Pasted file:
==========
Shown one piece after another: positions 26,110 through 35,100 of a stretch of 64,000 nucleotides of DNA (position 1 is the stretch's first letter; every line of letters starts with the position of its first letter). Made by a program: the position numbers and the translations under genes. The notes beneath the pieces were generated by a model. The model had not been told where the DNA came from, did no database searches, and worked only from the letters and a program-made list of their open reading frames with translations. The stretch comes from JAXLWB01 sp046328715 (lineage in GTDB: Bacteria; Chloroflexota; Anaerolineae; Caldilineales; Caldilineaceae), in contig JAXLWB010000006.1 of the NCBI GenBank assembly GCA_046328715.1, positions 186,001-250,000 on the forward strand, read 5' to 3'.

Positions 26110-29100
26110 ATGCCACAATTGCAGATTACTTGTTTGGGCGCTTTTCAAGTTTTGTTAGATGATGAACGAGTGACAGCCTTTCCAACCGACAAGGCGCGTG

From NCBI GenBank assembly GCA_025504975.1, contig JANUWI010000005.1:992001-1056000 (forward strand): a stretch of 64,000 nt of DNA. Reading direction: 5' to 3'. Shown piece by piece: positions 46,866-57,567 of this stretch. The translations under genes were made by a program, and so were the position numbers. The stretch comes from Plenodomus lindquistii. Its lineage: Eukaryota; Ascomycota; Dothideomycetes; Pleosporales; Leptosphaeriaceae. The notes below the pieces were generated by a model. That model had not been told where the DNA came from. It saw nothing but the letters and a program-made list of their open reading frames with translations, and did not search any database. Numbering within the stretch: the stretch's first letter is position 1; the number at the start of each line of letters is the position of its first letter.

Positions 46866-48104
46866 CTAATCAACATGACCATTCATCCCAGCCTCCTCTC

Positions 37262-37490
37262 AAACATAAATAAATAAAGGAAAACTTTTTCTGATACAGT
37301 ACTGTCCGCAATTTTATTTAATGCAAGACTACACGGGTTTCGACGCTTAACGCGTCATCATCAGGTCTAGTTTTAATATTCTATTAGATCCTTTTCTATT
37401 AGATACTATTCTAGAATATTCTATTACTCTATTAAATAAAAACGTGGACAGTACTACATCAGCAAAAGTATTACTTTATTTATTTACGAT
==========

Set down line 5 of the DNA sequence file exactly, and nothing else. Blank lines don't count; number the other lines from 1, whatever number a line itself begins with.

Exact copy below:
Positions 46866-48104